Chapter 13 stops both mortgage and property tax foreclosures. Then you have up to 5 years to catch up on the property taxes.
Unpaid Property Tax Means You’re in Breach of Your Mortgage Contract
Just about every mortgage agreement obligates you to keep current on your home’s property taxes. Most even consider falling behind on property taxes to be a separate breach of the mortgage agreement and separate grounds for the mortgage lender to foreclose on your home.
The reason your mortgage lender takes the property taxes so seriously is that its mortgage is behind property taxes in priority on the title to your home. That means the lender risks losing the entire collateral on their loan—the home—if the county were to foreclose on the property taxes.
Practically speaking, if you’ve fallen behind on your property taxes that likely means that you are also behind on your mortgage payments. If you want to keep your home, you have to address both at the same time. That’s hard to do unless you have some help, particularly through a Chapter 13 “adjustment of debts.”
The “Automatic Stay” Stops Tax and Mortgage Foreclosures
The first kind of crucial help that Chapter 13 will give you is that it will stop any pending foreclosure of your home. Depending on the kind of foreclosure and the details of your state’s laws about it, once your home is foreclosed it’s generally too late. The filing of a Chapter 13 case, and the “automatic stay” it imposes, will immediately stop a foreclosure from happening, by either a mortgage lender or a county (or other property tax collector).
Enough Time to Pay the Back Property Taxes
After stopping a pending foreclosure, more than anything you need to buy time. If want to keep your home but you’ve fallen so far behind on your mortgage payments that you are also behind on your property taxes (by not paying into the escrow portion of your payment, or by not paying the taxes directly), you need a tool that will give you time to catch up on your mortgage(s) and on the property taxes.
Unless you have access to the usually very big chunk of money needed to bring the mortgage and property taxes current in a matter of only few weeks or months, or your mortgage lender is willing to re-write the mortgage altogether through a loan modification, you would need a long period of time to be able to catch up on the mortgage and tax arrearage. Otherwise you would simply not be able to afford it.
A Chapter 13 case gives you as long as 5 years to catch up on both. Although Chapter 13 cases can last anywhere from 3 to 5 years, in most cases you can go the full 5 years if you need to in order to keep the monthly catch-up payments as low as possible. Depending on your income, you can make it shorter (but usually no shorter than 3 years) if you can afford to pay more and catch up more quickly.
The “Automatic Stay” Prevents Upcoming Foreclosures
A Chapter 7 “straight bankruptcy” will stop a foreclosure essentially the same as a Chapter 13 filing. But the “automatic stay” in a Chapter 7 case almost always lasts only about three months. A mortgage lender can then either resume its previously stopped foreclosure, or start a new one.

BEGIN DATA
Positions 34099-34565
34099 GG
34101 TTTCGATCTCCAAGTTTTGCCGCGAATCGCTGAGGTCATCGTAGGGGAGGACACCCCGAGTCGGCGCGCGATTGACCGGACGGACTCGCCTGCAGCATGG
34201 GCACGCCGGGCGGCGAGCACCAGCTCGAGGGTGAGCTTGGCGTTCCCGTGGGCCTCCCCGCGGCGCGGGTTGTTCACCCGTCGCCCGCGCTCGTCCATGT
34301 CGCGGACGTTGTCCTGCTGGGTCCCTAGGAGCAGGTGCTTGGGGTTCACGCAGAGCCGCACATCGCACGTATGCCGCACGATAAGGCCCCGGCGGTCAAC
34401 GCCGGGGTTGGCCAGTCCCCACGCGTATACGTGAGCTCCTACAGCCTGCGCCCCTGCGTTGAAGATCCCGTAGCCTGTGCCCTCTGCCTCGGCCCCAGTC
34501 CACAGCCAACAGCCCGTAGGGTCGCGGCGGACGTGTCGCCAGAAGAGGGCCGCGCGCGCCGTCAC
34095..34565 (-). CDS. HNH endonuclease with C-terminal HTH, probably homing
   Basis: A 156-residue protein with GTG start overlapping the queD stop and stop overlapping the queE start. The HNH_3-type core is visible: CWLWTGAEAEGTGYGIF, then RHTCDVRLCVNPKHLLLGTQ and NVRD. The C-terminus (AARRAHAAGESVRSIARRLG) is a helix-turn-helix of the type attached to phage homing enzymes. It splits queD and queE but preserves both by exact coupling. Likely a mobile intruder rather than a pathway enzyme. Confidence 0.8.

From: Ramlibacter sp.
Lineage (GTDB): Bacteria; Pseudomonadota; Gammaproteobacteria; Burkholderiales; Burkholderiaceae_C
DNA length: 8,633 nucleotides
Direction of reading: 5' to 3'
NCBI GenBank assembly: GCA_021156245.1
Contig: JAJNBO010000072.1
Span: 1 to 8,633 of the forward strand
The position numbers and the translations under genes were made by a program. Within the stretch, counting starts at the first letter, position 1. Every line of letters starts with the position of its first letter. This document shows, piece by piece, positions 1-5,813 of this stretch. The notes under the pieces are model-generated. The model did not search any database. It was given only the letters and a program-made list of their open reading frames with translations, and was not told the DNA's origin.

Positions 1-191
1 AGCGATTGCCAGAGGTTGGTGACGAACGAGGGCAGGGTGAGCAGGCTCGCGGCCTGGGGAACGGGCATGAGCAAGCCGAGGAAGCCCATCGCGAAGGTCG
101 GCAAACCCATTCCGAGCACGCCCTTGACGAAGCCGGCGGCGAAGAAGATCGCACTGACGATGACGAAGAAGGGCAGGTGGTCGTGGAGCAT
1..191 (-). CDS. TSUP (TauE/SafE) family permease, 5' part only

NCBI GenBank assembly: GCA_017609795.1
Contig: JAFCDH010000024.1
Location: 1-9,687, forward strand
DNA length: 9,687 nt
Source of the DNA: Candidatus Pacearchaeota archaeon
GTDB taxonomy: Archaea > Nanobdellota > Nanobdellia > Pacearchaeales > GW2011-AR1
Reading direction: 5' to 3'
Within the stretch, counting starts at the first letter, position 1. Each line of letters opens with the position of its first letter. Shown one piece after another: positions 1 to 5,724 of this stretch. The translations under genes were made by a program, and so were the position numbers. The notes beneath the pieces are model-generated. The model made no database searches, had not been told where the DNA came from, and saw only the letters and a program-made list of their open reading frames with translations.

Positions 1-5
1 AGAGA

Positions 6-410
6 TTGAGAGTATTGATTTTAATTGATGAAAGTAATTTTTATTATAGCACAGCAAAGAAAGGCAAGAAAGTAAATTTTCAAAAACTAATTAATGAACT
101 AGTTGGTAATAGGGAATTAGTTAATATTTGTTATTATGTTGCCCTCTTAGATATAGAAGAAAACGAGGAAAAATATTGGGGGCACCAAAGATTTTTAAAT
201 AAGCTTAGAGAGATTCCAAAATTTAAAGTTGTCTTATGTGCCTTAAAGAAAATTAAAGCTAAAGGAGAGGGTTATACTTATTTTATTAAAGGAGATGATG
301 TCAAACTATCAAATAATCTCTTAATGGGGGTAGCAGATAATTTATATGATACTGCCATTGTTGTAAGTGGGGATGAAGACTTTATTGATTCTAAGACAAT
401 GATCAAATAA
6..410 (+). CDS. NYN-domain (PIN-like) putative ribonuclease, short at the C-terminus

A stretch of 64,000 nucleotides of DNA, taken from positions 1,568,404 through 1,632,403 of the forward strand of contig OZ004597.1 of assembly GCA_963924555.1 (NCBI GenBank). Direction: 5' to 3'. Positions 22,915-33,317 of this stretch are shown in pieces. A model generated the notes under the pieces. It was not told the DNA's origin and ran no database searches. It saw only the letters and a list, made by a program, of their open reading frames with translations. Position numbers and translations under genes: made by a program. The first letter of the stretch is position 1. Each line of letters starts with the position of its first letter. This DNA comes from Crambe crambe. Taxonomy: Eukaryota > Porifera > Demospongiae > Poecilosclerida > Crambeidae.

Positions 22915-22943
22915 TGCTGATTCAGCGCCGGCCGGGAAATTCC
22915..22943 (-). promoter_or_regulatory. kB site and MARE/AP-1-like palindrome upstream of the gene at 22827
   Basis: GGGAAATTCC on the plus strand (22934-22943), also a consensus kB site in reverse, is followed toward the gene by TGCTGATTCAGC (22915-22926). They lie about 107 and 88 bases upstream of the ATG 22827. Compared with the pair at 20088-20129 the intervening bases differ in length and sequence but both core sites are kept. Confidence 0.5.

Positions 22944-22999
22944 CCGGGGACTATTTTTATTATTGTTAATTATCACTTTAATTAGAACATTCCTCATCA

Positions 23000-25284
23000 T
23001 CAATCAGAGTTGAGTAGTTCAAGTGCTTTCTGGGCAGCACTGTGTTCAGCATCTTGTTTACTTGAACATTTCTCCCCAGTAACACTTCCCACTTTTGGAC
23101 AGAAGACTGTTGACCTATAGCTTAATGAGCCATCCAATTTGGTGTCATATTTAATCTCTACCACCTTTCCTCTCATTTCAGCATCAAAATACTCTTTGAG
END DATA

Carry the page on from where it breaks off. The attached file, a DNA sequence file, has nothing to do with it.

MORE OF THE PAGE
But with a Chapter 13 case the “automatic stay” usually lasts the length of the case. A mortgage lender or county/property tax agency can ask the bankruptcy court for “relief from the automatic stay” in order to proceed with or start a foreclosure during the course of a Chapter 13 case. But that “relief” will usually be granted to the lender only if homeowner does not do what he or she agrees to do in the Chapter 13 payment plan. Otherwise, the lender/county just has to wait to get caught up over time. So with Chapter 13 you have the peace of mind that comes from not worrying every day about when a foreclosure will begin.
As a result of many months of unemployment, Jerry and Jane fell seriously behind on their home mortgage—a full year behind on their monthly payments of $1,500, a total of $18,000 behind on the mortgage itself. Plus they weren’t paying the additional $200 per month into their escrow account to pay their property taxes (and homeowner’s insurance). As a result, when it came time for their mortgage lender to pay their property taxes out of their escrow account, there was no money there to pay that year’s $2,000 property tax. At that point their mortgage lender started the foreclosure it had been threatening to do. The lender cited their lack of both mortgage and escrow payments as reasons for the foreclosure. Jane and Jerry also received notice from their county threatening a tax foreclosure for nonpayment of the property taxes.
After getting legal advice about their situation, Jerry and Jane decided that for both economic and personal reasons saving their home was worthwhile. With the help of their attorney they filed a Chapter 13 case. Their budget showed that, with both of them back at work at full-time jobs, they now could afford to pay the $1,500 monthly payment for the mortgage itself, plus the $200 more monthly into the escrow account to pay future property taxes and insurance. They could also afford to pay $400 per month into their Chapter 13 plan, which over the course of nearly 5 years paid off their $18,000 mortgage arrearage as well as their $2,000 property tax arrearage. Throughout those 5 years Jane and Jerry and their home was protected from foreclosure by both their mortgage lender and their county. When they finished their Chapter 13 case they were current on their mortgage and property taxes, and were debt-free otherwise.